with a study of the state’s geography and then invites readers to revisit dramatic struggles of the American Revolution
and Civil War, the early history of Cherokees, the impact of slavery as an institution, the rise of industrial mills, and
the changes wrought by modern information-based technologies since 1970. Mixing spirited anecdotes and illustrative statistics,
Ready describes the rich Native American culture found by John White in 1585, the chartered chaos of North Carolina’s
proprietary settlement, and the chronic distrust of government that grew out of settlement patterns and the colony’s
early political economy. He challenges the perception of relaxed intellectualism attributed to the "Rip van Winkle" state,
the notion that slavery was a relatively benign institution in North Carolina,
and the commonly accepted interpretation of Reconstruction in the state. Ready also discusses how the woman suffrage movement
pushed North Carolina into a hesitant twentieth-century
progressivism. In perhaps his most significant contribution to North Carolina’s
historical record, Ready continues his narrative past the benchmark of World War II and into the twenty-first century. From
the civil rights struggle to the building of research triangles, triads, and parks, Ready recounts the events that have fueled
North Carolina’s accelerated development in recent years and the many challenges that have accompanied such rapid growth,
especially those of population change and environmental degradation.
Reading: Touring the Carolina's
Civil War Sites (Touring the Backroads Series). Description:
Touring the Carolina's Civil War Sites helps travelers find the Carolinas'
famous Civil War battlefields, forts, and memorials, as well as the lesser skirmish sites, homes, and towns that also played
a significant role in the war. The book's 19 tours, which cover the 'entire Carolinas' (Coastal Plain to Mountain; from Lowcountry
to Upstate) combine riveting history with clear, concise directions and maps, creating a book that is as fascinating to the
armchair reader as it is to the person interested in heritage travel. Below are some examples from this outstanding book:
1. Fort Fisher - the largest sea fort in the war that protected the
vital town of Wilmington N.C., and the blockade runners so important for supplying Lee's Army of Northern Virginia.
- where the whole shootin' match started.
3. Bentonville - the last large scale battle of the war.
4. Outer Banks - early Union victories here were vital to capturing many parts of Eastern North Carolina from which the
Union could launch several offensives.
March - the destruction of certain towns in both Carolinas (particularly South Carolina)
further weakened the South's will to continue the struggle.
I also enjoyed reading about the locations of various gravesites
of Confederate generals and their Civil War service. Indeed, if not for this book, this native North Carolinian and long-time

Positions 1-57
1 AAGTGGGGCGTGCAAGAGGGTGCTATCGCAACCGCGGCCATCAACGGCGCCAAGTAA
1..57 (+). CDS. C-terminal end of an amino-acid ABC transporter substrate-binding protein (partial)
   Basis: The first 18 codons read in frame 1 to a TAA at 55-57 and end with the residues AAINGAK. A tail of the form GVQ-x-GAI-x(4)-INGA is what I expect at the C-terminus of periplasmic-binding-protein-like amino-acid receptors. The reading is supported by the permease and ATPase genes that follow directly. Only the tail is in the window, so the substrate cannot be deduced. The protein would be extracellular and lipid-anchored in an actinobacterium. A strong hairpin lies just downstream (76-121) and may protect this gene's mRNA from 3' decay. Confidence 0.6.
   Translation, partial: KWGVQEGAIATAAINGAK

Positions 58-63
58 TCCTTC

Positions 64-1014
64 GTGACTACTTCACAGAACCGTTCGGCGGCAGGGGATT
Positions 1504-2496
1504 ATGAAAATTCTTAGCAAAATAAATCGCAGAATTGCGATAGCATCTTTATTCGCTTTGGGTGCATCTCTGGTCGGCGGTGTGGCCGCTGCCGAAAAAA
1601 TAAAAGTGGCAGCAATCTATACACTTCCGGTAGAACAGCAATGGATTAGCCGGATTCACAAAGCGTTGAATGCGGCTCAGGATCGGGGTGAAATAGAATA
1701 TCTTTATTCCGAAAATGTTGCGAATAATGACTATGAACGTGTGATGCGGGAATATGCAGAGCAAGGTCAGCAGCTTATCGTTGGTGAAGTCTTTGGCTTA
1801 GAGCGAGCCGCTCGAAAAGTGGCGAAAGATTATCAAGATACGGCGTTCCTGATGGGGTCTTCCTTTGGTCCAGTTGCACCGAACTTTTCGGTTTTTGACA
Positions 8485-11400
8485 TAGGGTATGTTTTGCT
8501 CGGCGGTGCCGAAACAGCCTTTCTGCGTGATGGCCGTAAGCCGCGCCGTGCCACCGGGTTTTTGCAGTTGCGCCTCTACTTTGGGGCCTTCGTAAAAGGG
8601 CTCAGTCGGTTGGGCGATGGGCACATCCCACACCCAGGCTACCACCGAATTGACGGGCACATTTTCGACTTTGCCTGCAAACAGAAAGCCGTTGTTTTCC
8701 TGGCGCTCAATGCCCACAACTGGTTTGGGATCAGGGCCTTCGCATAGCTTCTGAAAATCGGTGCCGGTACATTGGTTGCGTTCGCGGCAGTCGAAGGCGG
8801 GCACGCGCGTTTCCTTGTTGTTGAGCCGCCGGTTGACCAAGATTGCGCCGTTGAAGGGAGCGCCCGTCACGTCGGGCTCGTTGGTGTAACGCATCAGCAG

Civil War buff may never have learned of, and visited, the locations of some of the lesser-known sites other than those mentioned
Johnson's writing style is smooth--without being overly simplistic--and contains several anecdotes (some humorous
ones too) of the interesting events which took place during the Civil War years. Highly recommended!
Reading: Encyclopedia of North Carolina
(Hardcover: 1328 pages) (The University of North Carolina Press), Description: The first single-volume reference to the events, institutions, and cultural forces that have defined
the state, the Encyclopedia of North Carolina is a landmark publication that will serve those who love and live in North Carolina
for generations to come. Editor William S. Powell, whom the Raleigh News & Observer described as a "living repository
of information on all things North Carolinian," spent fifteen years developing this volume. With contributions by more than
550 volunteer writers—including scholars, librarians, journalists, and many others—it is a true "people's encyclopedia"
of North Carolina. Continued below...
includes more than 2,000 entries, presented alphabetically, consisting of longer essays on major subjects, briefer entries,
and short summaries and definitions. Most entries include suggestions for further reading. Centered on history and the humanities,
topics covered include agriculture; arts and architecture; business and industry; the Civil War; culture and customs; education;
geography; geology, mining, and archaeology; government, politics, and law; media; medicine, science, and technology; military
history; natural environment; organizations, clubs, and foundations; people, languages, and immigration; places and historic
preservation; precolonial and colonial history; recreation and tourism; religion; and transportation. An informative and engaging
compendium, the Encyclopedia of North Carolina is abundantly illustrated with 400 photographs and maps. It is both a celebration
and a gift—from the citizens of North Carolina, to the citizens of North Carolina.
"Truly an exhaustive and exciting view of every aspect of the Old
Recommended Reading: Confederate
Military History Of North Carolina: North Carolina
In The Civil War, 1861-1865. Description:
The author, Prof. D. H. Hill, Jr., was the son of Lieutenant General Daniel Harvey Hill (North
Carolina produced only two lieutenant generals and it was the second highest rank in the army) and
his mother was General “Stonewall” Jackson’s wife's sister. In Confederate
Military History Of North Carolina, Hill discusses North Carolina’s massive task of preparing and mobilizing
for the conflict; the many regiments and battalions recruited from the Old North State; as well as the state's numerous
contributions during the war. Continued below...
During Hill's Tar Heel State
study, the reader begins with interesting and thought-provoking statistical data regarding the 125,000 "Old North State"
soldiers that fought during the course of the war and the 40,000 that perished. Hill advances with the Tar Heels to the first
battle at Bethel, through numerous bloody campaigns and battles--including North
Carolina’s contributions at the "High Watermark" at Gettysburg--and concludes
with Lee's surrender at Appomattox.
Recommended Reading: The
Civil War in North Carolina. Description: Numerous battles and skirmishes
were fought in North Carolina during the Civil War, and
the campaigns and battles themselves were crucial in the grand strategy of the conflict and involved some of the most famous
generals of the war. John Barrett presents the complete story of military engagements across the state, including the classical
pitched battle of Bentonville--involving Generals Johnston and Sherman--the siege of Fort
Fisher, the amphibious campaigns on the coast, and cavalry sweeps such
as General Stoneman's Raid. Also available in hardcover: The Civil War in North Carolina.
Try the Search Engine for Related Studies: Western North Carolina
and the American Civil War, Mountain Warfare, Southern Appalachian Mountains History, List of Mountains, Names of Mountains